Peanut and nut butters: if unopened, both smooth and crunchy peanut butter will keep for one year past its best before date whether stored in the pantry or fridge. Once it's been opened, both are good for three to four months in the pantry or six to eight months in the refrigerator past that date. Natural peanut butter has a shorter shelf life, just two to three months in the pantry or three to six months in the fridge beyond its best before date. It's perfectly normal for a natural separation of oil in your natural peanut butter. You can either stir it back in or pour it out and use it for cooking. If your smooth or crunch peanut butter changed to a hard, dry texture or the colour darkens, it's time to throw it away.


Honey: doesn’t really spoil. The look of it can change over time turning yellow and cloudy and then crystallising but it’s still safe to eat. The key to keeping it in its original state is storing it on the counter top in its original jar or bottle and not placing it in a dark cupboard or pantry. If it does crystallize, you can fix it by placing the bottle into a bowl of hot tap water until it is clear and golden once again.


Canned goods: the expiry date of canned foods usually indicates three years from when it's been shelved, but you can consume them past the date for up to four more years. Make sure to keep your canned goods in a cool, dry spot though and if there are any dents, rust or leaking, that's when it's time to ditch the goods.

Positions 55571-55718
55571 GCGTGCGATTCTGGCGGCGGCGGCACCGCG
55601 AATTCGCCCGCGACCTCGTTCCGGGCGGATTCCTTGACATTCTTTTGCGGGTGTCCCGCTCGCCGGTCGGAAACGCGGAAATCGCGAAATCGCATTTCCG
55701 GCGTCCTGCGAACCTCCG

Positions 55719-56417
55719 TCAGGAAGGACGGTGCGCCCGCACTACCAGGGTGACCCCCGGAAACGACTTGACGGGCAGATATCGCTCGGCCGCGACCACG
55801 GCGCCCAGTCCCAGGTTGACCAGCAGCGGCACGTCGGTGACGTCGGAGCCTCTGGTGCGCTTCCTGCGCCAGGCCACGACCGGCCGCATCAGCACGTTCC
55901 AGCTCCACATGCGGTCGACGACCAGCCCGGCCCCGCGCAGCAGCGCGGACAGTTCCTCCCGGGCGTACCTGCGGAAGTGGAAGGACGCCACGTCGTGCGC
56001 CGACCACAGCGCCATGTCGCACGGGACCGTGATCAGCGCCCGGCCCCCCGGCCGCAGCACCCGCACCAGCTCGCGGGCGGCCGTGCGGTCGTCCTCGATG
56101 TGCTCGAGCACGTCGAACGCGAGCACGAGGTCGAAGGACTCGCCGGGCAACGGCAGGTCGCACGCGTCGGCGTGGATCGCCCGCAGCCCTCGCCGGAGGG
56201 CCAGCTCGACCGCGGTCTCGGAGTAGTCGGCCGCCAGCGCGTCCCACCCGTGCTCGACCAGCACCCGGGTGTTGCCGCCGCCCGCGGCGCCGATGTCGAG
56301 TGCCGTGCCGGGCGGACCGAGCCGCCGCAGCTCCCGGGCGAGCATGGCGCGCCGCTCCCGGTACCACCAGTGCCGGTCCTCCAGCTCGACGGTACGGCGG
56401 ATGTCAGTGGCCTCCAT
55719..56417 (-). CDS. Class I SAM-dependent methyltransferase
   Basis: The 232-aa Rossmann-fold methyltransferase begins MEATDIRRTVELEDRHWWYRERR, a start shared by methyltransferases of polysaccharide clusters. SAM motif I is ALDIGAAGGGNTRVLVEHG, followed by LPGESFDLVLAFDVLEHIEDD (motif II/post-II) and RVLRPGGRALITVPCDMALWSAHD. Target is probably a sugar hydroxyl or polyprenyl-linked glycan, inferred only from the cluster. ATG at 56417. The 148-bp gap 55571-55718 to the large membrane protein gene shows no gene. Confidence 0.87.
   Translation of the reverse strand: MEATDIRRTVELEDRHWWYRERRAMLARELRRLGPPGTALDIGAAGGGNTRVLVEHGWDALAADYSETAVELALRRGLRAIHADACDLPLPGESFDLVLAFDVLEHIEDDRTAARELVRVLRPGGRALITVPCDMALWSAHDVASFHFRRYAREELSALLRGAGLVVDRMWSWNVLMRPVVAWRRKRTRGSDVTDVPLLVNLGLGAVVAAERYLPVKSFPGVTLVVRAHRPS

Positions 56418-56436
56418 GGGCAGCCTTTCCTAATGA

Eggs: have you ever gone to make an omelette and noticed the date on your egg carton has already passed? Eggs are another staple that people don't always use up before the expiry date. Here's a trick to check if eggs have gone bad without cracking them open: place in a bowl of water to check its buoyancy. If it sinks, it's still safe to eat; if it floats, throw it in the compost bin.


Bread: the best by date on fresh bread is assuming you are keeping your loaf sitting on the counter. But so long as you don't see mould growing on your grains, it should be OK to make that sandwich or French toast. If you want to extend the shelf life of your bread, store it in the fridge it can last for up to two weeks or keep it in the freezer.


Pasta won't spoil easily because it's a dry product. You can use it well past the expiration date, so long as it doesn't smell funny (egg pasta can produce a rancid odour). Generally, dry pasta has a shelf life of two years, but you can typically push it to three


Mixed greens: Those packages of salad mixes, spinach and arugula are OK to eat past the due date. If the leaves have wilted, just cut off those bits before use. When your greens are starting to decay though (think mushy, slimy leaves), it's time to throw them out.


Stay safe, stay healthy. Keep your vibrations high with positive energy at all times. Sending you all love and light xxx